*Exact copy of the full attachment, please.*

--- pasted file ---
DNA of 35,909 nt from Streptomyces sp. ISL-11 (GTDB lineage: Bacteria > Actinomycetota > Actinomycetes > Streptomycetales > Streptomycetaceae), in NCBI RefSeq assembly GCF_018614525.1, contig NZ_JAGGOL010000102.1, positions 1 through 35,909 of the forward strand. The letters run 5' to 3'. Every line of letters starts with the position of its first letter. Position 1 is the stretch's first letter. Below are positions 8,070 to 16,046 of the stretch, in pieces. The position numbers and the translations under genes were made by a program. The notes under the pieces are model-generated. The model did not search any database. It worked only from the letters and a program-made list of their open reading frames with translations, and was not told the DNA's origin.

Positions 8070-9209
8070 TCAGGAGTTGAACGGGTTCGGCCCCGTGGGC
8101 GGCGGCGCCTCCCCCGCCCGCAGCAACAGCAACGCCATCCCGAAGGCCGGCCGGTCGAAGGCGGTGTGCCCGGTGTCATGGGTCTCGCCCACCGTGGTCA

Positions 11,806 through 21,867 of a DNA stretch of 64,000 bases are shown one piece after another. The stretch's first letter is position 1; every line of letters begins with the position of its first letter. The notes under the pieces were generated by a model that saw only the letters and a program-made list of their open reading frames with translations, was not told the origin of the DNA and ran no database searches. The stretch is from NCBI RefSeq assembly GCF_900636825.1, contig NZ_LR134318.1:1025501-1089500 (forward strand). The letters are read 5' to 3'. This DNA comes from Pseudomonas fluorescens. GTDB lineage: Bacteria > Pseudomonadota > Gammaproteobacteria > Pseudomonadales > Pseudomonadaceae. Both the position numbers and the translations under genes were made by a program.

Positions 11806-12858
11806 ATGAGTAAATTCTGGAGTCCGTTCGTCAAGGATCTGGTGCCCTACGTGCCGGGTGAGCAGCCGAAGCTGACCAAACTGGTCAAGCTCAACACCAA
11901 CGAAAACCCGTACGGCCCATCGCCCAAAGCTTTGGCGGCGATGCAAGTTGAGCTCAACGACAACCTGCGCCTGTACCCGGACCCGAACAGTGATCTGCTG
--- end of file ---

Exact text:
DNA of 35,909 nt from Streptomyces sp. ISL-11 (GTDB lineage: Bacteria > Actinomycetota > Actinomycetes > Streptomycetales > Streptomycetaceae), in NCBI RefSeq assembly GCF_018614525.1, contig NZ_JAGGOL010000102.1, positions 1 through 35,909 of the forward strand. The letters run 5' to 3'. Every line of letters starts with the position of its first letter. Position 1 is the stretch's first letter. Below are positions 8,070 to 16,046 of the stretch, in pieces. The position numbers and the translations under genes were made by a program. The notes under the pieces are model-generated. The model did not search any database. It worked only from the letters and a program-made list of their open reading frames with translations, and was not told the DNA's origin.

Positions 8070-9209
8070 TCAGGAGTTGAACGGGTTCGGCCCCGTGGGC
8101 GGCGGCGCCTCCCCCGCCCGCAGCAACAGCAACGCCATCCCGAAGGCCGGCCGGTCGAAGGCGGTGTGCCCGGTGTCATGGGTCTCGCCCACCGTGGTCA

Positions 11,806 through 21,867 of a DNA stretch of 64,000 bases are shown one piece after another. The stretch's first letter is position 1; every line of letters begins with the position of its first letter. The notes under the pieces were generated by a model that saw only the letters and a program-made list of their open reading frames with translations, was not told the origin of the DNA and ran no database searches. The stretch is from NCBI RefSeq assembly GCF_900636825.1, contig NZ_LR134318.1:1025501-1089500 (forward strand). The letters are read 5' to 3'. This DNA comes from Pseudomonas fluorescens. GTDB lineage: Bacteria > Pseudomonadota > Gammaproteobacteria > Pseudomonadales > Pseudomonadaceae. Both the position numbers and the translations under genes were made by a program.

Positions 11806-12858
11806 ATGAGTAAATTCTGGAGTCCGTTCGTCAAGGATCTGGTGCCCTACGTGCCGGGTGAGCAGCCGAAGCTGACCAAACTGGTCAAGCTCAACACCAA
11901 CGAAAACCCGTACGGCCCATCGCCCAAAGCTTTGGCGGCGATGCAAGTTGAGCTCAACGACAACCTGCGCCTGTACCCGGACCCGAACAGTGATCTGCTG